• A K Mukhopadhyay

      Articles written in Bulletin of Materials Science

    • Indentation fatigue in silicon nitride, alumina and silicon carbide ceramics

      A K Mukhopadhyay

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      Repeated indentation fatigue (RIF) experiments conducted on the same spot of different structural ceramics viz. a hot pressed silicon nitride (HPSN), sintered alumina of two different grain sizes viz. 1 𝜇m and 25 𝜇m, and a sintered silicon carbide (SSiC) are reported. The RIF experiments were conducted using a Vicker’s microhardness tester at various loads in the range 1–20 N. Subsequently, the gradual evolution of the damage was characterized using an optical microscope in conjunction with the image analysing technique. The materials were classified in the order of the decreasing resistance against repeated indentation fatigue at the highest applied load of 20 N. It was further shown that there was a strong influence of grain size on the development of resistance against repeated indentation fatigue on the same spot. Finally, the poor performance of the sintered silicon carbide was found out to be linked to its previous thermal history.

    • Mechanical characteristics of microwave sintered silicon carbide

      S Mandal A Seal S K Dalui A K Dey S Ghatak A K Mukhopadhyay

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      The present work deals with the sintering of SiC with a low melting additive by microwave technique. The mechanical characteristics of the products were compared with that of conventionally sintered products. The failure stress of the microwave sintered products, in biaxial flexure, was superior to that of the products made by conventional sintering route in ambient condition. In firing of products by conventionally sintered process, SiC grain gets oxidized producing SiO2 (∼ 32 wt%) and deteriorates the quality of the product substantially. Partially sintered silicon carbide by such a method is a useful material for a varieties of applications ranging from kiln furniture to membrane material.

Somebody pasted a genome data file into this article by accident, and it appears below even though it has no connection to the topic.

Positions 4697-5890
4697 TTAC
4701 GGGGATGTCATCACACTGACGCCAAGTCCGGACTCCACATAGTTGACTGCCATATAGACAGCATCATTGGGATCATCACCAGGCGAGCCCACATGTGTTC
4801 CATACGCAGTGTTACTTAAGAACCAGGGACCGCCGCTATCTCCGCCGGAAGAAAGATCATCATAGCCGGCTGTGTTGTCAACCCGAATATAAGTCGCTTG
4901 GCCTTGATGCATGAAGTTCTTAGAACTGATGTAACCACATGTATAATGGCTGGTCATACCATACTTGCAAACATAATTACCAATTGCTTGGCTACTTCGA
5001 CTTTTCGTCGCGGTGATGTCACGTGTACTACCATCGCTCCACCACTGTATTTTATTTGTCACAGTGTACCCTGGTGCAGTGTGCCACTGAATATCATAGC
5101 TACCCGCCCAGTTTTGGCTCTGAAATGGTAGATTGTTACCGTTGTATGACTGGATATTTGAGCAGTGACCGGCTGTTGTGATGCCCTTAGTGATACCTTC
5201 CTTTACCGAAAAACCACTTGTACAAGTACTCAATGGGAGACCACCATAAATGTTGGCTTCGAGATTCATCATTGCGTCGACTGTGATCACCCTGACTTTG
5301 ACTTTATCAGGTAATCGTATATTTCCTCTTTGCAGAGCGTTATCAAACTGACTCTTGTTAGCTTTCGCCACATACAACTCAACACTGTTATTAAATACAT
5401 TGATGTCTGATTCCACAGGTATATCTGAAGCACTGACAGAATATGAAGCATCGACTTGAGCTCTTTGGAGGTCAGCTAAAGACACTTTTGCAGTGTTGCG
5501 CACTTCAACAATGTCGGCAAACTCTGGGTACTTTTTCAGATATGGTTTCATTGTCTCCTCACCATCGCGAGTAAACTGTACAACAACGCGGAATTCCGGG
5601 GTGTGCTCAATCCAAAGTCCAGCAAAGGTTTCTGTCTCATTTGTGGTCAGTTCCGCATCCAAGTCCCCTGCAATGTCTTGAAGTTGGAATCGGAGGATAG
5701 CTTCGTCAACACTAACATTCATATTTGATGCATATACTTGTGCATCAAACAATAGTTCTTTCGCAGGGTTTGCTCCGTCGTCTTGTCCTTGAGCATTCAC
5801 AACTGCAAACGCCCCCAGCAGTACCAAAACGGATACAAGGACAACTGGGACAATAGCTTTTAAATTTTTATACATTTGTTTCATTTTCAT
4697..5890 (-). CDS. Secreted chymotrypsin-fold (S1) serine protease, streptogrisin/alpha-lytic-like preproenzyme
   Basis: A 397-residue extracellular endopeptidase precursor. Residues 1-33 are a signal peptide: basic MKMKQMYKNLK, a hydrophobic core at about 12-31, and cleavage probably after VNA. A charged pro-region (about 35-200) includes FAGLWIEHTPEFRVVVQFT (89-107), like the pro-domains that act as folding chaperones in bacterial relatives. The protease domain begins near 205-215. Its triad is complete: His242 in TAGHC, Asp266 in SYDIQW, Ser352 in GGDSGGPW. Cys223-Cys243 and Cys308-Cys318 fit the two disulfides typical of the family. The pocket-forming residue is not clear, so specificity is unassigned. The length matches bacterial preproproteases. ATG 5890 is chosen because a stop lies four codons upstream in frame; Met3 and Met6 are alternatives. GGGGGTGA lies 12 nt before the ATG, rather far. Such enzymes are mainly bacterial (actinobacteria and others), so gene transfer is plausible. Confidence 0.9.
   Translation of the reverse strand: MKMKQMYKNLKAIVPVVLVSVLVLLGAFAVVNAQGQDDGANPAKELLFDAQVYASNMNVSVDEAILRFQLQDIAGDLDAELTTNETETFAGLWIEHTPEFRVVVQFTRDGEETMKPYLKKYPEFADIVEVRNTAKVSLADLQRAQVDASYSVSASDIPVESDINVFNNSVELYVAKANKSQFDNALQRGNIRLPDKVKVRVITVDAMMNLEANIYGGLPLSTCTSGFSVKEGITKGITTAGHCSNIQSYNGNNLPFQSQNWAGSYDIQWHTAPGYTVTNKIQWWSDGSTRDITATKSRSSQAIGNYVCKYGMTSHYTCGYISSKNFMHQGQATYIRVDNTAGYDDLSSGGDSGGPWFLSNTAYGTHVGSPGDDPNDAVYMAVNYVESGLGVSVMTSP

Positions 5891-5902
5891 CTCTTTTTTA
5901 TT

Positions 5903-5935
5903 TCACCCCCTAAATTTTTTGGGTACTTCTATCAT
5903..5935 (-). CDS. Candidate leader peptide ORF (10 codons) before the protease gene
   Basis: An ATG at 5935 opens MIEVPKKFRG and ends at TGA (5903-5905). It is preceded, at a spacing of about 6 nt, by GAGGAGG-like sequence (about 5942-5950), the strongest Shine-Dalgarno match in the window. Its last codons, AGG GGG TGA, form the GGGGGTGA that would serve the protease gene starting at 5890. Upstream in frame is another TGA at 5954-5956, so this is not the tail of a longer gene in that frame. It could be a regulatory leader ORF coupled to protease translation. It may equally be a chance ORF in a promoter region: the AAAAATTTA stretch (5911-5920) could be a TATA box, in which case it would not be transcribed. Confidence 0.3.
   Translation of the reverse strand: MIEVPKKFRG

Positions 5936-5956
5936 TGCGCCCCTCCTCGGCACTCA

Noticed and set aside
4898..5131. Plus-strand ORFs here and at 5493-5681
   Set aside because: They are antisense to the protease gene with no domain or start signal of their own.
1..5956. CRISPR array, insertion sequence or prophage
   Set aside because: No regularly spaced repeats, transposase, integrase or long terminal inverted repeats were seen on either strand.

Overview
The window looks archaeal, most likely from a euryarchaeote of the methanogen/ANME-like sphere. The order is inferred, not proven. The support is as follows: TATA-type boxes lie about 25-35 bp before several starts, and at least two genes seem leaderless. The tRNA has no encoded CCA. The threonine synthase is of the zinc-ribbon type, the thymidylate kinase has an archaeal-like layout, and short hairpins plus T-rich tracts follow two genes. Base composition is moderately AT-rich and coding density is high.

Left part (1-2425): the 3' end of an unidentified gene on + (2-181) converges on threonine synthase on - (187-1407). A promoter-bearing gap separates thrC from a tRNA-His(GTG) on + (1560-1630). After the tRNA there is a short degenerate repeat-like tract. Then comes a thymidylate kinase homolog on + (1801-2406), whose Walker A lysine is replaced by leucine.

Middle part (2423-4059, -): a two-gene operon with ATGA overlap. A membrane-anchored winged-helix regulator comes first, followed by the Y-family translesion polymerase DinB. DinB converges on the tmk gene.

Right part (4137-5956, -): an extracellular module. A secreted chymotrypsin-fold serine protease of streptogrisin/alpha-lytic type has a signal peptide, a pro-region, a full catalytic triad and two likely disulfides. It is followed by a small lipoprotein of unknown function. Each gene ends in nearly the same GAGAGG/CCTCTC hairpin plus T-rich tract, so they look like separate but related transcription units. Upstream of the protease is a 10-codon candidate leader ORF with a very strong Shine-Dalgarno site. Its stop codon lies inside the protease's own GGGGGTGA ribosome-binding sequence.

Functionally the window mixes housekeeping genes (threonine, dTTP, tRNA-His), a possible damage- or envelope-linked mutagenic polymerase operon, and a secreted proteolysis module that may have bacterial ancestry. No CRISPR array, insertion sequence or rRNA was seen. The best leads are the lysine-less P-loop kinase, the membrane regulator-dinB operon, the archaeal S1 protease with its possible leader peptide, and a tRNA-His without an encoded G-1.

• Mechanical characterization of microwave sintered zinc oxide

      A K Mukhopadhyay M Ray Chaudhuri A Seal S K Dalui M Banerjee K K Phani

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      The mechanical characterization of microwave sintered zinc oxide disks is reported. The microwave sintering was done with a specially designed applicator placed in a domestic microwave oven operating at a frequency of 2.45 GHz to a maximum power output of 800 Watt. These samples with a wide variation of density and hence, of open pore volume percentage, were characterized in terms of its elastic modulus determination by ultrasonic time of flight measurement using a 15 MHz transducer. In addition, the load dependence of the microhardness was examined for the range of loads 0.1–20 N. Finally, the fracture toughness data (𝐾IC) was obtained using the indentation technique.

    • Mechanical properties of very thin cover slip glass disk

      A Seal A K Dalui M Banerjee A K Mukhopadhyay K K Phani

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      The biaxial flexural strength, Young’s modulus, Vicker’s microhardness and fracture toughness data for very thin, commercial, soda-lime-silica cover slip glass (diameter, D-18 mm, thickness, T-0 3 mm; T/D ≈ 0.02) are reported here. The ball on ring biaxial flexure tests were conducted at room temperature as a function of the support ring diameter (≈10–20 mm) and cross head speed (0.1–10 mm min–1). In addition, the Weibull modulus data were also determined. The Young’s modulus data was measured using a linear variable differential transformer (LVDT) from biaxial flexure tests and was checked out to be comparable to the data obtained independently from the ultrasonic time of flight measurement using a 15 MHz transducer. The microhardness data was obtained for the applied load range of 0.1–20 N. The fracture toughness (𝐾IC) data was obtained by the indentation technique at an applied load of 20 N.